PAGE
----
Less famous than the legions, the Roman navy had an essential role in establishing and expanding ancient Rome’s power and influence. Comparable to the Georgian navy that secured British dominance over the world’s seas by the late eighteenth century, the Roman navy was crucial in maintaining Rome’s mastery of the Mediterranean and other seas. From oceans to rivers, fleets of large and small warships patrolled the waters, eliminating hostile threats and keeping trade and passenger routes safe.
At the height of its power, the Roman navy employed tens of thousands of sailors and was, at least in numbers, the largest navy that ever existed. In the beginning, however, the Romans were not a maritime superpower. It would take a bloody and brutal war against a superior enemy for the Roman navy to be born. As with any origin story, it is a fascinating tale.
The Dawn of the Roman Navy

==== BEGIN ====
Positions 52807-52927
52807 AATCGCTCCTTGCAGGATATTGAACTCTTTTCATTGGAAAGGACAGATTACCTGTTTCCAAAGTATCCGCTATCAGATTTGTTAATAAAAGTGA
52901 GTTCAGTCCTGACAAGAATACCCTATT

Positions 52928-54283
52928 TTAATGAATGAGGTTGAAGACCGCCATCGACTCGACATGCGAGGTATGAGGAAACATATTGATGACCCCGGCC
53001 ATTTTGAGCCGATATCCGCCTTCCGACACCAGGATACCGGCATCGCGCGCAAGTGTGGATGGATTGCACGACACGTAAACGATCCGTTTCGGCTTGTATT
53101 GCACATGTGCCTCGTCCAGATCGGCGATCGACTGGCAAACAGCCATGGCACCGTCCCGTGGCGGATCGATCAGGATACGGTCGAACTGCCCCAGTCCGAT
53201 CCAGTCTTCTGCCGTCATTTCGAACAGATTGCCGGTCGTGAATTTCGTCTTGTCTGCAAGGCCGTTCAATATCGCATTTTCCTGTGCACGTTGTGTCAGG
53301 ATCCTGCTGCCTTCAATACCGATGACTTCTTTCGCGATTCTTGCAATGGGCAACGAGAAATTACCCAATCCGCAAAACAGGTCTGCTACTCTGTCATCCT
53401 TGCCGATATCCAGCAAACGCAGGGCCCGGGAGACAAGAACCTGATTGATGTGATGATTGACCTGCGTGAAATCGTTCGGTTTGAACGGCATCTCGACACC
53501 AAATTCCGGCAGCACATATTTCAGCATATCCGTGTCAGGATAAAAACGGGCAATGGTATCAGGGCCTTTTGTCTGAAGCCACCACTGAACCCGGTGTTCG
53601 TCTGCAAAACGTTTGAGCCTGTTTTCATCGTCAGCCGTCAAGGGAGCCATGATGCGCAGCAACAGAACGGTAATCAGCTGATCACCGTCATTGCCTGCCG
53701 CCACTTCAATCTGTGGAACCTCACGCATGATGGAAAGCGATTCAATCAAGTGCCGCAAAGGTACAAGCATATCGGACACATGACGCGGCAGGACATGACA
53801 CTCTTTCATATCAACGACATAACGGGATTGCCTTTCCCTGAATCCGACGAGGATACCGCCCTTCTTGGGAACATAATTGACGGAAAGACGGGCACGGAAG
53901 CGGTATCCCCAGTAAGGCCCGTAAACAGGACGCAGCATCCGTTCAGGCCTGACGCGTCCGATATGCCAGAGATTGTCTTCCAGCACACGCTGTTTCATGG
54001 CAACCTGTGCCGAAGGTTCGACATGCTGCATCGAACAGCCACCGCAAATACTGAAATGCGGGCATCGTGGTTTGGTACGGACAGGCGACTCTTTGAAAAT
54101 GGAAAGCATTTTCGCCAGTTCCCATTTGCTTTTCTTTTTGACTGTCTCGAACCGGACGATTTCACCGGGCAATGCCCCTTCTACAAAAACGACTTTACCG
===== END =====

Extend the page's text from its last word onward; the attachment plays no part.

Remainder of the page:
The story of the Roman navy began in the third century BCE, during one of the bloodiest and most costly conflicts that took place in the Mediterranean Sea. At the time, Carthage was the dominant naval power in the Western Mediterranean. This powerful state on the coast of North Africa established colonies in Spain, Sardinia, and Sicily. When its possessions on Sicily were threatened by a rising power from Italy — the Roman Republic — Carthage dispatched its mighty fleet to deal with the nuisance. And so, the First Punic War began.
At the onset of the war, Rome had a vastly inferior naval force and lacked seaborne combat experience. Yet, things were soon to change. According to the historian Polybius, who left us a detailed account of the war, the Carthaginian misfortune turned into a stroke of luck for the Republic. Using a shipwrecked enemy’s boat as a template, in 260 BCE, the Romans embarked on a large building program. In a mere 60 days, Rome built its first significant navy, consisting of 100 large quinqueremes and 20 smaller triremes. Yet, Carthage’s superior seamanship and numbers — over 300 ships — could not be easily outmatched. Thus, at the Battle of the Lipari Islands, the Roman navy was baptized in fire and suffered its first defeat.